Breastfeeding takes a lot of calories away from you. Breastfeeding burns calories! “Our bodies burn almost 20 calories to make just an ounce of breast milk. If your baby eats 19-30 ounces a day, that’s anywhere between 380-600 calories burned,” (Shape.com) Offering to bring someone food, a quick meal will be greatly appreciated. Most visitors only care about the baby and once the baby is born, most people tend to forget the mom or assume that moms are fine.

Check On Them to See How They Are Doing –

Please know that no we are not ignoring your calls and/or texts we are just a little busy and our hands are full, but we do appreciate the calls and texts. Some times that easiest way to get in touch with the mom to see how her and baby are doing, is via text. Unfortunately, babies are unpredictable and our time is not as open as it used to be, so we don’t have time to chitchat for hours on the phone, when a baby is crying, needs feeding or diaper needs changing. Also, the worse thing to tell someone when you call is what were you doing? Sleeping? No, I haven’t slept in days and that is the worst thing to tell someone. We are already cranky from lack of sleep, do not make things worse by asking these dumb questions.

I know you’ll be returning to work very soon, let me know if you need help finding a sitter or if I can help babysit on some days

Be helpful. I know we all love Baby XYZ, and we appreciate that, but if you are a close friend or family member, suggesting to babysit or referring potential nannies would be helpful. Do not ask when are you returning to work if there’s nothing else to it. Most moms on maternity leave are on leave because they have to, a baby is not a pet, a baby needs their mom in the first few months of life. “Babies who are held and comforted when they need it during the first six months of life tend to be more secure and confident as toddlers and older children.” (UC Davis Medical Center). We are not home on vacation, chilling, binge watching TV shows and going to the beach every time is 90 degrees. We are actually home, taking care of a baby, waking up several times in the middle of the night to feed and then to put to sleep. Some days we don’t sleep after they’re put to sleep, we stay up and do things that need to be done around the house. We also, clean and wash clothes, every chance we get. Maternity leave is not just goo goo, gaa gaa moments, we are busy all the time, and the times we are not, we are just trying to find our normal selves again, by doing things outside of motherhood that brings joy, like blogging, reading, watching tv, etc…  we know we have to return to work at some time. Let us worry about that, including our bills, unless you’re planning to pay them, don’t worry about our return to work date.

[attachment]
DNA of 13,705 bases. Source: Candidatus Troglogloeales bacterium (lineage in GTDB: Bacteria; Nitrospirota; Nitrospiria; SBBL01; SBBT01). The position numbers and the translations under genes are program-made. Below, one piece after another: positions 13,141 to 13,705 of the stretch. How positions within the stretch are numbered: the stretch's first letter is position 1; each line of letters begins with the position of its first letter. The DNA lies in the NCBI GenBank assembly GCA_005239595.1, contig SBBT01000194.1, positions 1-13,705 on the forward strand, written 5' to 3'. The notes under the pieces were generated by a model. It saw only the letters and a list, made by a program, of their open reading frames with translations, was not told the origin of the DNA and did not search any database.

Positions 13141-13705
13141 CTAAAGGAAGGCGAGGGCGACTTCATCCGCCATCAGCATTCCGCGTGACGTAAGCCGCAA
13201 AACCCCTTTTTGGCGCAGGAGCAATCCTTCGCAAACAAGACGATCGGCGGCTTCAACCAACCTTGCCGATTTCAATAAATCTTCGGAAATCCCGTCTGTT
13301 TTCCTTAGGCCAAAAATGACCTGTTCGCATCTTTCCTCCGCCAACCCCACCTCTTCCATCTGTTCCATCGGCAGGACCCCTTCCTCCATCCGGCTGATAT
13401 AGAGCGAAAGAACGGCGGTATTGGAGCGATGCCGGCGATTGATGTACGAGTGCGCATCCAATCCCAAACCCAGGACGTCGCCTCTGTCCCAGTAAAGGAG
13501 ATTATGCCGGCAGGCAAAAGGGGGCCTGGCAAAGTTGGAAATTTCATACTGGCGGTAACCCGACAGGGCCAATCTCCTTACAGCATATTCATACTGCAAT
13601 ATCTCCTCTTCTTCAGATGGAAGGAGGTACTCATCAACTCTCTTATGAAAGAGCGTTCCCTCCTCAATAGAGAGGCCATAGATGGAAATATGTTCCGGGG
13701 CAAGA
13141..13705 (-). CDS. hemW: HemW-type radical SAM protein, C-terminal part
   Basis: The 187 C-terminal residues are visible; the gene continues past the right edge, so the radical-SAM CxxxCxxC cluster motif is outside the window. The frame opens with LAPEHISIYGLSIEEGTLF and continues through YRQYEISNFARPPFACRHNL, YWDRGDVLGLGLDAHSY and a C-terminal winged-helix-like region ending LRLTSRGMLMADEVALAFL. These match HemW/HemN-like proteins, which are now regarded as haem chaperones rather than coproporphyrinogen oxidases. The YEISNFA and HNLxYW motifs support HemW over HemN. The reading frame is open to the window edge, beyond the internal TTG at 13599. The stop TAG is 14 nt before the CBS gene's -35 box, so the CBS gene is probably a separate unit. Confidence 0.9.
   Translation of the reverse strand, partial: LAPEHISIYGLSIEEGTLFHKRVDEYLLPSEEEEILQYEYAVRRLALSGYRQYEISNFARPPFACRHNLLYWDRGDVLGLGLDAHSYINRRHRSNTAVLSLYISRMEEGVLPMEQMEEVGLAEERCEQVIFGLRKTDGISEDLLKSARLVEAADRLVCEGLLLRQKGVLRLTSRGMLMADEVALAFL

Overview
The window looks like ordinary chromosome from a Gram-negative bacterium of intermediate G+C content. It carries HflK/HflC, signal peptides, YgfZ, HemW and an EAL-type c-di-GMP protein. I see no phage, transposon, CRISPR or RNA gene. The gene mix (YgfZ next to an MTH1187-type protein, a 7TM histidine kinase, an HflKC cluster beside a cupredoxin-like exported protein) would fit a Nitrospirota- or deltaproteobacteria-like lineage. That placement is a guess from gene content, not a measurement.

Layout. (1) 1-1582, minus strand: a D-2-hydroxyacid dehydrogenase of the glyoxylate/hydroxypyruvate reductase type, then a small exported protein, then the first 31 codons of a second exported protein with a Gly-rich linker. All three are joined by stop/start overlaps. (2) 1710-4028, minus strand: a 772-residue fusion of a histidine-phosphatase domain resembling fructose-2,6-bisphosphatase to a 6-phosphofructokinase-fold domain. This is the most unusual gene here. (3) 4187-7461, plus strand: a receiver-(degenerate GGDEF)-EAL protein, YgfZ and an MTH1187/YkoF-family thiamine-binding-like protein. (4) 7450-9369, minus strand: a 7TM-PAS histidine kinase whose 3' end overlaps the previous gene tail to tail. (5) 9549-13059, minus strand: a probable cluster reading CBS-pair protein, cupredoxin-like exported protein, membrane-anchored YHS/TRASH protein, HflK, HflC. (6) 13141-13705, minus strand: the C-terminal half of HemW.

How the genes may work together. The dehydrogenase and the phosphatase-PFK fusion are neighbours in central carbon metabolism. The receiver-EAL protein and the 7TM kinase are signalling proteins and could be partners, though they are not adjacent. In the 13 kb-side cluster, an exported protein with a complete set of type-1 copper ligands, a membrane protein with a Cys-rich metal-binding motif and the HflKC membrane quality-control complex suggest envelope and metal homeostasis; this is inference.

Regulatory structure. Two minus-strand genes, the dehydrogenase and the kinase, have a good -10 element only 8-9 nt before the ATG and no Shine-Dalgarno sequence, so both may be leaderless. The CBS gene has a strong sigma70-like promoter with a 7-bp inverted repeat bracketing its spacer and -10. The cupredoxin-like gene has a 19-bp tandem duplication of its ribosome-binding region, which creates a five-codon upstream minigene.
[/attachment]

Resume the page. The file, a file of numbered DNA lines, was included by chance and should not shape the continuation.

I can write a whole lot more on this topic, up until I had my own child did I realize how difficult it is, but also very rewarding. From being pregnant, to giving birth, to being home on maternity/childcare leave, it has all been a very interesting journey, and it’s amazing to watch you change and also those around you. If you have a child you already know how it is, if someone close to you is pregnant or recently gave birth, please be there for them.